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Vitamin D+K 5000
Vitamin D+K 5000
Vitamin D is a collection of forms of a pro-hormone fat-soluble nutrient. A crucial element in many reactions and processes in the body, there is a well-reported and well-documented widespread deficiency in Vitamin D. This deficiency is due to several factors including lack of exposure to direct sunlight and an imbalanced diet that provides poor nutrients. Many are caught in a Catch-22 scenario of having a condition caused by a Vitamin D deficiency that is now blocking the body's strategies for synthesizing more. Any Vitamin D is acquired through food, exposure to sunlight and supplements but these forms are inactive until converted into its bioactive form, 25-hydroxy vitamin D, through an enzymatic process in the liver and kidneys. Almost every cell in the body has receptor sites for this converted form of Vitamin D but there are conditions limiting this conversion. People with fat malabsorption, toxicity syndrome, inflammatory condition (including obesity), or impaired liver/kidney function (often caused by painkillers like NSAIDS to relieve inflammation abetted by a lack of Vitamin D) are unable to convert Vitamin D into its bioactive form.
By assessing the specific imbalance in the body and determining the patient's actual need for D supplementation through a serum blood test, a strategy of diet, lifestyle and D supplements can be implemented. Vitamin D promotes bone mineralization and remodeling by enhancing intestinal absorption of calcium and phosphorus, boosting calcium and phosphorus reabsorption in the kidney, and regulating their levels in serum. In addition to supporting bone health, vitamin D also helps modulate inflammation, insulin sensitivity, and immune function (possibly by working in tandem with insulin and cortisol). Additional vitamin D benefits suggested by clinical research include direct anti-viral activity, improved balance and reduction of falls in the elderly, and inhibition of uncontrolled cell proliferation.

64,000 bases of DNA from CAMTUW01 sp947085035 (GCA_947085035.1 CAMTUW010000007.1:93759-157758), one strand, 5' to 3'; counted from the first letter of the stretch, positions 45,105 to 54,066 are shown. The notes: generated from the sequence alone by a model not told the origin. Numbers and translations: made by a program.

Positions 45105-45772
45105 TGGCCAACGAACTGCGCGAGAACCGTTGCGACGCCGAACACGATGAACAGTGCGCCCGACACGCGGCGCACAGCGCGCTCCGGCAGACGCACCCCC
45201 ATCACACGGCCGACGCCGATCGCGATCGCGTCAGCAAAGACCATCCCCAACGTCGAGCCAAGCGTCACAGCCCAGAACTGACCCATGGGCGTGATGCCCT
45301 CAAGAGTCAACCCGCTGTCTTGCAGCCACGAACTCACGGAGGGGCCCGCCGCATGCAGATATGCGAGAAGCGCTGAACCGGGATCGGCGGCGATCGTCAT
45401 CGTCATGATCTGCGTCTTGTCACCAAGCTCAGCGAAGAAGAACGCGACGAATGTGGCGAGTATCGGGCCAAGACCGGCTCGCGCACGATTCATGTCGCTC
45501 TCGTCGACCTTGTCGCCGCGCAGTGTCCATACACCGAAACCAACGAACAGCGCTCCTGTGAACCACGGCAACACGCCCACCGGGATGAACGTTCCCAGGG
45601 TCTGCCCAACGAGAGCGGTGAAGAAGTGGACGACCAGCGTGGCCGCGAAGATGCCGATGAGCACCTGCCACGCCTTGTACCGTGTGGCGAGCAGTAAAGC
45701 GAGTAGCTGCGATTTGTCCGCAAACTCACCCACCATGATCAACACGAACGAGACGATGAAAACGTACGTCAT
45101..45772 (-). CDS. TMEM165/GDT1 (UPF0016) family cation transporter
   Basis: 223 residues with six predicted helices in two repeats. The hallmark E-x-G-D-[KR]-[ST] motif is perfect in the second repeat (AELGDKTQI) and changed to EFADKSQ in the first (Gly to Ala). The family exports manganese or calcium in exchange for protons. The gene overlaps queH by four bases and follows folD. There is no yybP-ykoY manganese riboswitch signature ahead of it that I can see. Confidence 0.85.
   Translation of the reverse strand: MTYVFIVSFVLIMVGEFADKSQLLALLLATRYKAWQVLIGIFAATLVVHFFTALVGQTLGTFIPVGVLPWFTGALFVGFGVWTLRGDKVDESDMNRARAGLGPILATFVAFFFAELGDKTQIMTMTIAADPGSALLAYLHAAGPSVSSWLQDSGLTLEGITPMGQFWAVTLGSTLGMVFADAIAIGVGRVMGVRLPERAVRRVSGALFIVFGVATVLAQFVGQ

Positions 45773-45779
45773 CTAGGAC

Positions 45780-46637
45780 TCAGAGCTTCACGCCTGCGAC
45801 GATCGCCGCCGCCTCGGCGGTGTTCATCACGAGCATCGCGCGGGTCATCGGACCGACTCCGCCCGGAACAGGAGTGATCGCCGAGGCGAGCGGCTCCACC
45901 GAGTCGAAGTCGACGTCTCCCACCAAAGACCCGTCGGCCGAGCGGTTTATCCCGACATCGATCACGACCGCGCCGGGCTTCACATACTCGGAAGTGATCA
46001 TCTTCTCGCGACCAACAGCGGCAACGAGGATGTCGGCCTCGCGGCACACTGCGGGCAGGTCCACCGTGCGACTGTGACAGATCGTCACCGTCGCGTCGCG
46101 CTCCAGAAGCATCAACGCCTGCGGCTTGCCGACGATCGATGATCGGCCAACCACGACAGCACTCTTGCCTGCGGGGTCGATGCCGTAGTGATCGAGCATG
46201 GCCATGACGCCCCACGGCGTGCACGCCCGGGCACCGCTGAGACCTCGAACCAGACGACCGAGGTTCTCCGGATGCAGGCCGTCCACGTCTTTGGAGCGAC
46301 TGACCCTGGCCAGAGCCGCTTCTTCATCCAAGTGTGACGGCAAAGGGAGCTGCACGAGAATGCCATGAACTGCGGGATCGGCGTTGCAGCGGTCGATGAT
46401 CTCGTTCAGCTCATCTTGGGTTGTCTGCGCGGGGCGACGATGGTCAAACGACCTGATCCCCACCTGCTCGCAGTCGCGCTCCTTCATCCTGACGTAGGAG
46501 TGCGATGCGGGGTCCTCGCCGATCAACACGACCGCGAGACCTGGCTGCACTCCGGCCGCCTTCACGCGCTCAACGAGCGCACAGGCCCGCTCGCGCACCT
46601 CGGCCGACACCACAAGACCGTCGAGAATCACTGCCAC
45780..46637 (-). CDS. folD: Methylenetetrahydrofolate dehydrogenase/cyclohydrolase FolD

Vitamin K is a fat soluble vitamin stored in fat tissues and the liver. Research suggests vitamin K plays a strong role in supporting bone and vascular health due to its synergistic relationship with calcium and vitamin D. This relationship can be summarized as follows: Vitamin D helps boost calcium levels in the blood by enhancing its intestinal absorption and kidney reabsorption; vitamin K helps guide circulating calcium into bone tissue. Vitamin K operates as a cofactor in the carboxylation of specific glutamic acid proteins osteocalcin and matrix GLA protein and without sufficient Vitamin K these proteins never undergo the complete chemical process and calcium is deposited into soft tissues (such as blood vessel walls) instead of bone tissue, where it is most needed by the body.
Vitamin K has numerous forms although it is possibly best known as the shot given to newborns in the hospital. Vitamin K1 (phylloquinone) occurs naturally in plants and the vegetables with highest content are parsley, kale and broccoli. A two-year randomized control found that supplementing with K1 and Vitamin D3 plus calcium noted a significant increase in bone mineral density in older women. K1 is not innate in our bodies as is Vitamin K2, produced from the bacteria in our intestines; infants do not have the ability to produce it right away (thus the hospital shot.) A food product found in daily use by ancient and contemporary traditional cultures is an external source of Vitamin K2 - fermented foods such as kimchi, sauerkraut, and cheese. These dishes bestow a national or cultural identity, no one but Iceland locals would dare eat Hakarl, shark buried in the sand and fermented for months. Fermented foods are the stuff of legends; consider Japan's dish Natto, made from fermented soybeans that is believed to be created by an 11thcentury Samurai warrior. These fermented foods are a way of ensuring proper health in climates or seasons prohibitive of year round fruit and vegetable cultivation.
Moss Nutrition's Vitamin D + K 5000 contains both forms of Vitamin K (Vitamin K1 and K2).